Catholic Medical Quarterly Volume 73(2) May 2023

Submission for the Health and Social Care Committee Assisted Suicide Inquiry January 2023


The Professional and Ethical Considerations

I am a junior doctor currently training in the NHS.

I am grateful for the opportunity to put forward a written submission to the Health and Social Care Committee for your Inquiry into Assisted Suicide/Dying in the UK.

The question in the Terms of Reference which I would like to focus on is:

“What are the professional and ethical considerations involved in allowing physicians to assist someone to end their life?”

I believe there are important professional and ethical considerations in this debate. I strongly hope that Assisted Suicide/Dying will remain illegal in the UK. I outline some of my reasons for putting this request to the Committee.

BMA Survey (2020)

Firstly, I focus on some of the results of the BMA survey on Physician Assisted Dying (2020) which surveyed almost 29000 members and which high­lighted concerns.

Beneath the surface of the Survey Findings

The POST brief on Assisted Dying (2021) refers to the BMA as being one of the organisations that has changed its stance to neutral to a change in the law on assisted dying.

I would like to share concerns that the BMA survey results which contributed to the decision to change the BMA position, aren’t as conclusive as they may have appeared on the surface.

The results showed that quite a number of surveyed BMA members still personally oppose a change in the law.

Question 4.2 asked what surveyed members’ personal views were on a change in the law to permit doctors to prescribe drugs for eligible patients to self-administer to end their own life.

The results showed that whilst half (50%) of surveyed members supported a change in the law, four in ten (39%) surveyed members were still opposed and one in ten (11%) surveyed members were undecided.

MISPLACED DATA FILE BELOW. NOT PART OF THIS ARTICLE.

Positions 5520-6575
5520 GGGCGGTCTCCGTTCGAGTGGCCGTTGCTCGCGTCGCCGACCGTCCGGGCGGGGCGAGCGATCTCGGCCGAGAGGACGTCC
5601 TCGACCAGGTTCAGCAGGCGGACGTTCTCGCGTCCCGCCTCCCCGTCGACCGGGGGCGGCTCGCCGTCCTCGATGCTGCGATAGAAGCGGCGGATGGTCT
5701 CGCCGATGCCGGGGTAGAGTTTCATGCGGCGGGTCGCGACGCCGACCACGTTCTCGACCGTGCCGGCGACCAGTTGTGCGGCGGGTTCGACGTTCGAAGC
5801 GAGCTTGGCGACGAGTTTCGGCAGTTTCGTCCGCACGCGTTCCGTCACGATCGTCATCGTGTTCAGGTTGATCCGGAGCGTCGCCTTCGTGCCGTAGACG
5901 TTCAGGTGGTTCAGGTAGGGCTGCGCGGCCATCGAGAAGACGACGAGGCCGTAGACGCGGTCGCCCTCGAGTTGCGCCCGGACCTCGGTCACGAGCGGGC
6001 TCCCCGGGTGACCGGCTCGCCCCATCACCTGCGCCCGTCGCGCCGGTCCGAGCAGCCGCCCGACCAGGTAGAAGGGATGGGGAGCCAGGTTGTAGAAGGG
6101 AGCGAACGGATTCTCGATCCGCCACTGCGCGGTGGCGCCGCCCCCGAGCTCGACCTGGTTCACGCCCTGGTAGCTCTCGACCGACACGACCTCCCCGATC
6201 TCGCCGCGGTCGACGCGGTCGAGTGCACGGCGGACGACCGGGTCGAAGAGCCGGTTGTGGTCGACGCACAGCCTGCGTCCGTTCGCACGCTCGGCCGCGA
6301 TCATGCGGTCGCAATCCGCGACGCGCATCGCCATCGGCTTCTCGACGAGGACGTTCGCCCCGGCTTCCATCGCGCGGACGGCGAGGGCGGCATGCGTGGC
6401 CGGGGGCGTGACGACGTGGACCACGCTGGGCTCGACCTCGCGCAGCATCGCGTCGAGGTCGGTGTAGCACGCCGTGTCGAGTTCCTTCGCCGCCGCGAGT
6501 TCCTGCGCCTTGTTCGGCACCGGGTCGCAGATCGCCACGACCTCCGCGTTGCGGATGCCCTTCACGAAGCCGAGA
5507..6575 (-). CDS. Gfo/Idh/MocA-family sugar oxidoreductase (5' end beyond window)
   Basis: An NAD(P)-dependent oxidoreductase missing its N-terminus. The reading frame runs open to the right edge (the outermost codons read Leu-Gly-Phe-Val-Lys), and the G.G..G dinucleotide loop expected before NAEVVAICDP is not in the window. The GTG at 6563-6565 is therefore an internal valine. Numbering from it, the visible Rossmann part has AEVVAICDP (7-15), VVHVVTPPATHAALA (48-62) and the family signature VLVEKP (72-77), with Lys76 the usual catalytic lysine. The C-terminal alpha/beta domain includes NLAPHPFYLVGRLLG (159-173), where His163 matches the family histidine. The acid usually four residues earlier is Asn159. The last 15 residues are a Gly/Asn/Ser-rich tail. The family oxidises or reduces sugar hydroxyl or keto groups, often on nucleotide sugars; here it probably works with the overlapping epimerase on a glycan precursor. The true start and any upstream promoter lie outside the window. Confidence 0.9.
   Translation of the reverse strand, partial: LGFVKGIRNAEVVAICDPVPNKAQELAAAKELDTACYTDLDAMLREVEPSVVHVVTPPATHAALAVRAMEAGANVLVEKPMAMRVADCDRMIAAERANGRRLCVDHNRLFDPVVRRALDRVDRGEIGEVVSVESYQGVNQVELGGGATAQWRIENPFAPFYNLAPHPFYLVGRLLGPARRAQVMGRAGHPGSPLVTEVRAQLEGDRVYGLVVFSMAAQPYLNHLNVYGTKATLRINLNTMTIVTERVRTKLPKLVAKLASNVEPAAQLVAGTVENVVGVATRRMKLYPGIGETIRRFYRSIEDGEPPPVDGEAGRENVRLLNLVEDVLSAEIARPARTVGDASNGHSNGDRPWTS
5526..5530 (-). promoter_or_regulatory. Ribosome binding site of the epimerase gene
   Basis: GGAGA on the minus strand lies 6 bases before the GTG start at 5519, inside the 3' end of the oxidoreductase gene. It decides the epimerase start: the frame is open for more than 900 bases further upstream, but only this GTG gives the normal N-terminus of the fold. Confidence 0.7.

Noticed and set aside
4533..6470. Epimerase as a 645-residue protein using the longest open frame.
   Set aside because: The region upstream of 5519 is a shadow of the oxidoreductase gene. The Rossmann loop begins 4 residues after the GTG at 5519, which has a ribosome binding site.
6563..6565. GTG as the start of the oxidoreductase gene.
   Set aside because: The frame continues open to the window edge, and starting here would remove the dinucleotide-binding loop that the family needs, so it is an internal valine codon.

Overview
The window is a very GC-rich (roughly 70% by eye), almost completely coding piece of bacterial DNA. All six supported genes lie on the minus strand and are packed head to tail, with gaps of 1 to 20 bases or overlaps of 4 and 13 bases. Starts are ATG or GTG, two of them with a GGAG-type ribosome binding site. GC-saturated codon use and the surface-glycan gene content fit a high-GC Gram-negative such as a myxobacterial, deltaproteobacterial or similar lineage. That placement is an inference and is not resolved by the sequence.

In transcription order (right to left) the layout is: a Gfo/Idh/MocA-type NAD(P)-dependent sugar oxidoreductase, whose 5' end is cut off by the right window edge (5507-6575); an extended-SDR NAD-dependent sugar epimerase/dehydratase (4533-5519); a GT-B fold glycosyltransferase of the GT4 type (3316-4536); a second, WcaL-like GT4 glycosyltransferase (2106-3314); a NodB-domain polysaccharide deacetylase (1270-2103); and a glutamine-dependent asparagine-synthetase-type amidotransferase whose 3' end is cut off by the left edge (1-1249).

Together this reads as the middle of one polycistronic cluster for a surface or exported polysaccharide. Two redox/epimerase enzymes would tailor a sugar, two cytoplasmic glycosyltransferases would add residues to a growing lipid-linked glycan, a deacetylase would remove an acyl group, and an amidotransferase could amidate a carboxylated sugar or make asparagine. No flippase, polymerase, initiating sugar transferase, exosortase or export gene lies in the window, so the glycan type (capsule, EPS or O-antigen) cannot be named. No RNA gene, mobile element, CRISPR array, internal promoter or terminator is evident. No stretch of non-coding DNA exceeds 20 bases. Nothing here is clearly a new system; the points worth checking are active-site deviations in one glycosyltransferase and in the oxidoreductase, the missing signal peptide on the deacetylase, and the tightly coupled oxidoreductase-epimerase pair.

The majority of surveyed members in Northern Ireland still personally oppose a change in the law to permit doctors to prescribe life-ending drugs (52%) whilst 38% supported a change.

When these results were broken down into doctors who have a license to practice and doctors who do not, the result showed less of a difference between doctors who opposed a change in the law and those who supported a change in the law – the 50% mark for a majority vote wasn’t met. Amongst doctors who had a license to practice, 48% supported a change in the law, 41% opposed a change, and 11% were undecided.

Amongst doctors who were not registered with a license to practice in the UK, 58% supported a change in the law whereas 32% did not. 10% were undecided.

When the results were broken down by branch of practice i.e. medical students, retired members, junior doctors, Public health, Consultants, Medical Academics, Staff and Associate Specialists, and General Practice, it becomes clear that support for a change in the law fell mostly in the categories of medical students, retired members, junior doctors and Public health (medical students 62% vs 26%, retired members 55% vs 34%, Junior doctors 54% vs 34%, and Public health 53% vs 37%).

Amongst Consultants and Medical academics there was a smaller difference between those who supported a change in the law and those who opposed a change in the law (49% vs 41%, and 46% vs 42% respectively). Amongst Staff and Associate Specialists, the difference between those who supported a change in the law and those who opposed a change in the law was 1% (44% vs 43% respectively). And finally, amongst those in General Practice, there were more opposed to a change in a law than supported it (41% supported a change in the law vs 47% were opposed).

These results are very relevant because they show that there was still quite a bit of opposition to a change in the law amongst those in GP, consultants, SAS doctors i.e. experienced doctors who have patient facing roles – this could be easily missed at first glance of the results.

We also see that there wasn’t an outright majority in support of changes to the law. A majority usually necessitates >50%, but here we have a result of 50%, even if we ignore the fact that this percentage isn’t consistent amongst all specialities of doctors or branches of practice.